Mines and minefields are designed to be hidden dangers:
… but who knows what minefields lay
(example of usage from ‘The Would-Be Daddy’ By Jacqueline Diamond via ‘Google Books)
With your natural/man-made comment/distinction in mind, quicksand is another hidden danger and like reefs, it usually occurs naturally and although potentially deadly, harbors no ill will towards those who unknowingly happen upon it.
(description of quicksand as being a hidden danger found in ‘Reading Minds: The Study of English in the Age of Cognitive Science’ by Mark Turner, via ‘Google Books’)
Although it could be used in an unanswerable question with “await/s,” similar to your colleague’s expression:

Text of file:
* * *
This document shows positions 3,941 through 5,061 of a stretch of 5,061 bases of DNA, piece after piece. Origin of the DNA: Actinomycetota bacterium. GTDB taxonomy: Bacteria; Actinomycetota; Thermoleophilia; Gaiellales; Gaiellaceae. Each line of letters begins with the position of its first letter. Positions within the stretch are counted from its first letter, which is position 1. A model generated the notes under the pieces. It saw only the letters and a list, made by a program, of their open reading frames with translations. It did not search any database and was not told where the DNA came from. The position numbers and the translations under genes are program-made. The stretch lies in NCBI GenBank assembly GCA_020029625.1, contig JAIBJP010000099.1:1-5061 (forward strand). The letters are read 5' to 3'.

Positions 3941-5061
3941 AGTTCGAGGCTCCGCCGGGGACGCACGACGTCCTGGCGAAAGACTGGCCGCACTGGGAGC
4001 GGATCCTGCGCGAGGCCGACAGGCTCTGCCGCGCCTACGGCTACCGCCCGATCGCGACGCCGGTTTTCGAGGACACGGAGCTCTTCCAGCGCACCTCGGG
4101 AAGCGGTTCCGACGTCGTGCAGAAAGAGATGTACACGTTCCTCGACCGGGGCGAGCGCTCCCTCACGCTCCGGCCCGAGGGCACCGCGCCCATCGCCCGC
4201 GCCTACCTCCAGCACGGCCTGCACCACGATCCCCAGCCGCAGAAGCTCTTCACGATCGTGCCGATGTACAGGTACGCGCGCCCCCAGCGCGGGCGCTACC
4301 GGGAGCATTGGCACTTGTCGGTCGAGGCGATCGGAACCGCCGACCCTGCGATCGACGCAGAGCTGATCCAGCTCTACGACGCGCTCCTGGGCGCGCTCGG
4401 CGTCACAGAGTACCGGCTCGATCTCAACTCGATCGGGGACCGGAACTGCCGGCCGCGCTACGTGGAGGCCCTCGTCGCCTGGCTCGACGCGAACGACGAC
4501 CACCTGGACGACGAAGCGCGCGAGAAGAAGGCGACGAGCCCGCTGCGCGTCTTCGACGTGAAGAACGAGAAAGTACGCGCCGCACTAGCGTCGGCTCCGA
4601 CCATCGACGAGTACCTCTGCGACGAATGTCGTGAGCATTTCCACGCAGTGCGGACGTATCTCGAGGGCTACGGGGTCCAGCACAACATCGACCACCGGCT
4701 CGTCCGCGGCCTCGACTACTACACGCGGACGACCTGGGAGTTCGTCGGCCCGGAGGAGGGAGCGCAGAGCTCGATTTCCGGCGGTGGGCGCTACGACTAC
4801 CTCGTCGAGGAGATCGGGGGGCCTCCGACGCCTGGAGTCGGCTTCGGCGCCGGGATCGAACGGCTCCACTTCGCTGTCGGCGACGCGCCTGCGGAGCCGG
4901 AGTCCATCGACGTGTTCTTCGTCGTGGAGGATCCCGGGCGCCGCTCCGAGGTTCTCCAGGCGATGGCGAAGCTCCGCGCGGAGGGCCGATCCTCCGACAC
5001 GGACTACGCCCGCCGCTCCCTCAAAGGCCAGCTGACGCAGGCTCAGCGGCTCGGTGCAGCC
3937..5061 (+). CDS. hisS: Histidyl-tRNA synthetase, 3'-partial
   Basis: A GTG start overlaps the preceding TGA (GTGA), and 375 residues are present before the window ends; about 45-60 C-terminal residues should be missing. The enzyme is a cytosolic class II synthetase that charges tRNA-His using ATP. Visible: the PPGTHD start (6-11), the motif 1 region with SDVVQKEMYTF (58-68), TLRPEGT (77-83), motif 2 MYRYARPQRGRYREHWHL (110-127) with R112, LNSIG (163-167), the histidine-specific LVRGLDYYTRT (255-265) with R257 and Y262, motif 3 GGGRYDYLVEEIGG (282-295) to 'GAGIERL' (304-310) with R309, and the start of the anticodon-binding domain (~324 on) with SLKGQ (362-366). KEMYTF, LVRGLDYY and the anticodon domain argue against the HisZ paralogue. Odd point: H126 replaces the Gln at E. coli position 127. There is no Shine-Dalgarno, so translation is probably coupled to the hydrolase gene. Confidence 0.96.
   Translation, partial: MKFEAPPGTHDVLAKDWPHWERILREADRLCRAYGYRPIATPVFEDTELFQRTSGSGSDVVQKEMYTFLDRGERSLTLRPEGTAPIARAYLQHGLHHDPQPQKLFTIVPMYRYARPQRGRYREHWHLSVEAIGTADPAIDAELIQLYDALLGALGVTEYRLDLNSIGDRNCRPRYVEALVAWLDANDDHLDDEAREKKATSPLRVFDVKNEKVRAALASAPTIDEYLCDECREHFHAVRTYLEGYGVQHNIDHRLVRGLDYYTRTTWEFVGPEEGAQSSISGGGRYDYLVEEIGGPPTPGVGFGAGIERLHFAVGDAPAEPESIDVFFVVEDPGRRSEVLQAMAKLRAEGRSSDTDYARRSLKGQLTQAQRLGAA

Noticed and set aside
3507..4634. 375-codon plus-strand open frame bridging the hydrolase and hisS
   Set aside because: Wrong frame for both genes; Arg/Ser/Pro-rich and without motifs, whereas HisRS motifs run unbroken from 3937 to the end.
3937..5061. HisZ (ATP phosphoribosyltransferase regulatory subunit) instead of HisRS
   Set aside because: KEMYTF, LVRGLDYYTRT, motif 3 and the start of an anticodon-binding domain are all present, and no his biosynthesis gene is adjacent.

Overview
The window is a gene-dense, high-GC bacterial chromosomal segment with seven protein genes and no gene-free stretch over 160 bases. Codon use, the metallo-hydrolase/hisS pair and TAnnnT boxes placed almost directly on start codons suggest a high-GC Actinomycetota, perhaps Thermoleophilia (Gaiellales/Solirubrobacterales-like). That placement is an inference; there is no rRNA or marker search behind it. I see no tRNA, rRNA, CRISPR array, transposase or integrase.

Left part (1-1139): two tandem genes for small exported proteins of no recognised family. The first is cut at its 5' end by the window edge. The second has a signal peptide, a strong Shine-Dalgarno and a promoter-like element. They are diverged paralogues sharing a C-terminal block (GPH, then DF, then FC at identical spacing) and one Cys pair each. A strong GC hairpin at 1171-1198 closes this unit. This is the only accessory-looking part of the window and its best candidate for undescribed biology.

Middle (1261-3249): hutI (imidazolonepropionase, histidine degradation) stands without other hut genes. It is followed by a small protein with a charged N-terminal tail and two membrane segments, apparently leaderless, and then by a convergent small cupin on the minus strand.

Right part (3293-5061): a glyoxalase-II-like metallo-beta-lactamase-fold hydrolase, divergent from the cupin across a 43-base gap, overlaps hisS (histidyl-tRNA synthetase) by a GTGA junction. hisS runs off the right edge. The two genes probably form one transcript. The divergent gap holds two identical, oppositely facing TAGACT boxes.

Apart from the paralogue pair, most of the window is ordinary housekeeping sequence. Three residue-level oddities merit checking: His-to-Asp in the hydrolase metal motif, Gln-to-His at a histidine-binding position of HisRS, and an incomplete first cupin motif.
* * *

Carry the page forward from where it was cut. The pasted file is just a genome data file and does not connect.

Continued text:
… but who knows if [patches of] quicksand
... it would probably be more idiomatic if used in a declaration with “abounds”:
… but [as we all know] quicksand
[in this industry].
(example usage of “quicksand awaits” from ‘America's Unwritten Constitution: The Precedents and Principles We Live By’ by Akhil Reed Amar, via ‘Google Books’
and of “quicksand abounds” from ‘Katyń: The Untold Story of Stalin's Polish Massacre’ by Allen Paul, also via ‘Google Books’)
(It’s interesting to note that the short passage by Mr. Paul found at the last link contains not only my suggestion of “quicksand abounds,” but also two other options that are (or closely resemble) two other answers, both very good, imo)